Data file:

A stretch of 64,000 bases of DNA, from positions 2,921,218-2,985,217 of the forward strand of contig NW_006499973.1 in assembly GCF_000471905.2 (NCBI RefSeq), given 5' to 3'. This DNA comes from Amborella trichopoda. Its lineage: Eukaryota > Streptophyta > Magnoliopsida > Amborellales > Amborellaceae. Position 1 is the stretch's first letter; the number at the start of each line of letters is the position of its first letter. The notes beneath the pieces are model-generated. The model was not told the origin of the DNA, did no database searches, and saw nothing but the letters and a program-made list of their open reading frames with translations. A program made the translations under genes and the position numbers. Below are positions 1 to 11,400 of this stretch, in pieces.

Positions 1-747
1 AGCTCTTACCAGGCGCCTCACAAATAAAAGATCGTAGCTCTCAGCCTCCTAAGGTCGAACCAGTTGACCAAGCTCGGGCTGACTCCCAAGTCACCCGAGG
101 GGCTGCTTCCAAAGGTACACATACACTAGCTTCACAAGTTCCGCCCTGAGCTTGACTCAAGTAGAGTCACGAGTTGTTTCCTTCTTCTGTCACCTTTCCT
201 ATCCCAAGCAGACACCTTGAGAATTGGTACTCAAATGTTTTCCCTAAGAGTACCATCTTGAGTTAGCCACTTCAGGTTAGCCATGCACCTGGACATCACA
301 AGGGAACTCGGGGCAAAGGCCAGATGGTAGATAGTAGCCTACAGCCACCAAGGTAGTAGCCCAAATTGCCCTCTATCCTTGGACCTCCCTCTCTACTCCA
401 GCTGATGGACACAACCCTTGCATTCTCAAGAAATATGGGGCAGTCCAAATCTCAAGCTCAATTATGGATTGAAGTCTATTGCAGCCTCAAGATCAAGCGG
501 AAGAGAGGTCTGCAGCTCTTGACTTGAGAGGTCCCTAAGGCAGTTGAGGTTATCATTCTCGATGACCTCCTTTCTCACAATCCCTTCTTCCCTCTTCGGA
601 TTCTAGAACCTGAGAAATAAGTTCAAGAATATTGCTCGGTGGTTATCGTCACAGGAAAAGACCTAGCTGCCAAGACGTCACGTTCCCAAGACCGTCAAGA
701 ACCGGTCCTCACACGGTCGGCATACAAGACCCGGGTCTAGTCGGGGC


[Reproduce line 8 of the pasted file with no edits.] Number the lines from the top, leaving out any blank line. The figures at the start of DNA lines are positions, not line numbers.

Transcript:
501 AAGAGAGGTCTGCAGCTCTTGACTTGAGAGGTCCCTAAGGCAGTTGAGGTTATCATTCTCGATGACCTCCTTTCTCACAATCCCTTCTTCCCTCTTCGGA